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Laser for my cat, which wavelength?

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Zar

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I don't really care whether he will see the color or not, as far as I'm concerned cats see yellow/green/blue both are washed out. As long as he sees a dot during the day.

Question is dangers of the wavelength/frequency, as per power I don't plan on going above 10mW with this, and as I understand
Red = IR heat burn
Blue = UV radiation burn

Thus I decided green or yellow would be the best options, with a bias towards yellow because green is still pretty close to blue.

Any input on this?
Any recommendations that won't leave me naked on the street lol?
 



ARG

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Lasers are coherent. Red/Blue diode lasers in the visible spectrum do not produce IR/UV light.
 

Hap

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Here is my input :)

Yellow is definitely out of the question unless of course you have the money! The cheapest yellow's which have a wavelength of 593.5nm and output around 2-4mW depending on the unit usually sell around $200-$300.

Green is by far a better choice since they are cheaper & can be found by more suppliers(which makes their price cheaper). 10mW's of a quality 532nm shouldn't be more then $20-$60.

Red(around 635nm & 650nm, so non-IR) is going to be your cheapest option but won't be as bright as yellow or green. 10mW's shouldn't be more then $40.

-Alex
 
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Zar

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thanks! So yellow is out of the question will look for the green one.
Which of the greens should I get I know there's one that's like acidic green ~534nm or something, and another one that is more of floral green I believe ~520nm. As far as I remember the ~534nm has some actual IR bleed.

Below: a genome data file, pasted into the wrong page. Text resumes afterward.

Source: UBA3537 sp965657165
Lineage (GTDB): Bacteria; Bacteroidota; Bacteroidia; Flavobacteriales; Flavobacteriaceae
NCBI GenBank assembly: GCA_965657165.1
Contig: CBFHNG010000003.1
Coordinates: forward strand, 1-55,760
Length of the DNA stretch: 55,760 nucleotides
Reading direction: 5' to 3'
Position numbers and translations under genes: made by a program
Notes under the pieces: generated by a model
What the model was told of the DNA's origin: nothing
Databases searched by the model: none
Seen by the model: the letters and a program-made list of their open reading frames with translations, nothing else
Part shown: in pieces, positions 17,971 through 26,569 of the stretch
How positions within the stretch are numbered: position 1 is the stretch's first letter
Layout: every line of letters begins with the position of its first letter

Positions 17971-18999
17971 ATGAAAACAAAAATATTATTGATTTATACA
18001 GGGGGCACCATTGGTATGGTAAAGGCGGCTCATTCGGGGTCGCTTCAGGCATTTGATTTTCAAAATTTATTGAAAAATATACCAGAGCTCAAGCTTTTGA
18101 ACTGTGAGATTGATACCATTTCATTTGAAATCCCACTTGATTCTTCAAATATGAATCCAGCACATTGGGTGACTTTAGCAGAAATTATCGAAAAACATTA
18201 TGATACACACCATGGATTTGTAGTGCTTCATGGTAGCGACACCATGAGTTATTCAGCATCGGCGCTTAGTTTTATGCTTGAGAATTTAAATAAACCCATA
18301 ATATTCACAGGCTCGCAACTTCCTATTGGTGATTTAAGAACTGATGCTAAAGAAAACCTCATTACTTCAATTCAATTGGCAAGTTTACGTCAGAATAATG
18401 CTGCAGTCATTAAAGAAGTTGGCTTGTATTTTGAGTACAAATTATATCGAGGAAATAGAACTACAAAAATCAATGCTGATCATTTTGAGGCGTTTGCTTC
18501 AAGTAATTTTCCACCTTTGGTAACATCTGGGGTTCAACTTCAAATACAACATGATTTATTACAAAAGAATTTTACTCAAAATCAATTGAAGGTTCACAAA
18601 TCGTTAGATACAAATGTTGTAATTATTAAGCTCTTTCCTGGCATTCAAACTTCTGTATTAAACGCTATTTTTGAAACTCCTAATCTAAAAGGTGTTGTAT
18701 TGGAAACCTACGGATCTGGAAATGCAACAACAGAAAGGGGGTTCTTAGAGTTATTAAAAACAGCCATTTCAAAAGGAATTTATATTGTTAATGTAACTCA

As per IR and UV being present, I should have been more clear, it's not the actual UV IR that concern me it's the higher frequency (blue) and heat (red) that concern me.. I'm not sure and nobody really knows if cats see IR/UV, I'd imagine they see some UV to help them see the birds in foliage hence the lack of low frequency cones and more higher frequency ones. I may be talking out of my ass, but With that logic I'll stay away from blue, don't want to duck up the essential colors for him for the times it will hit him in the eye.

What are the prices for that darker evergreen looking laser? Acidic looking one isn't that pleasant to look at I used to have 30mW one, preferably normal button instead of cap button
 

Hap

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The yellowish-green looking is actually 532nm & is one of the most common greenies you will find out there, but of course you run the risk of having IR out-put if you don't buy from a reputable company. That being said it's impossible to block 100% of IR light so even quality 532 lasers will output a small amount of IR, but IR filters do a pretty good job of blocking most of it :)

The bluish-looking green is as you said 520nm & is a diode laser, so no IR out-put here. You can get a 5mW, and I believe a 10mW version below. IIRC they should be selling for around $60-$70.
laserbtb.com

-Alex
 
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Cyparagon

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it's the higher frequency (blue) and heat (red) that concern me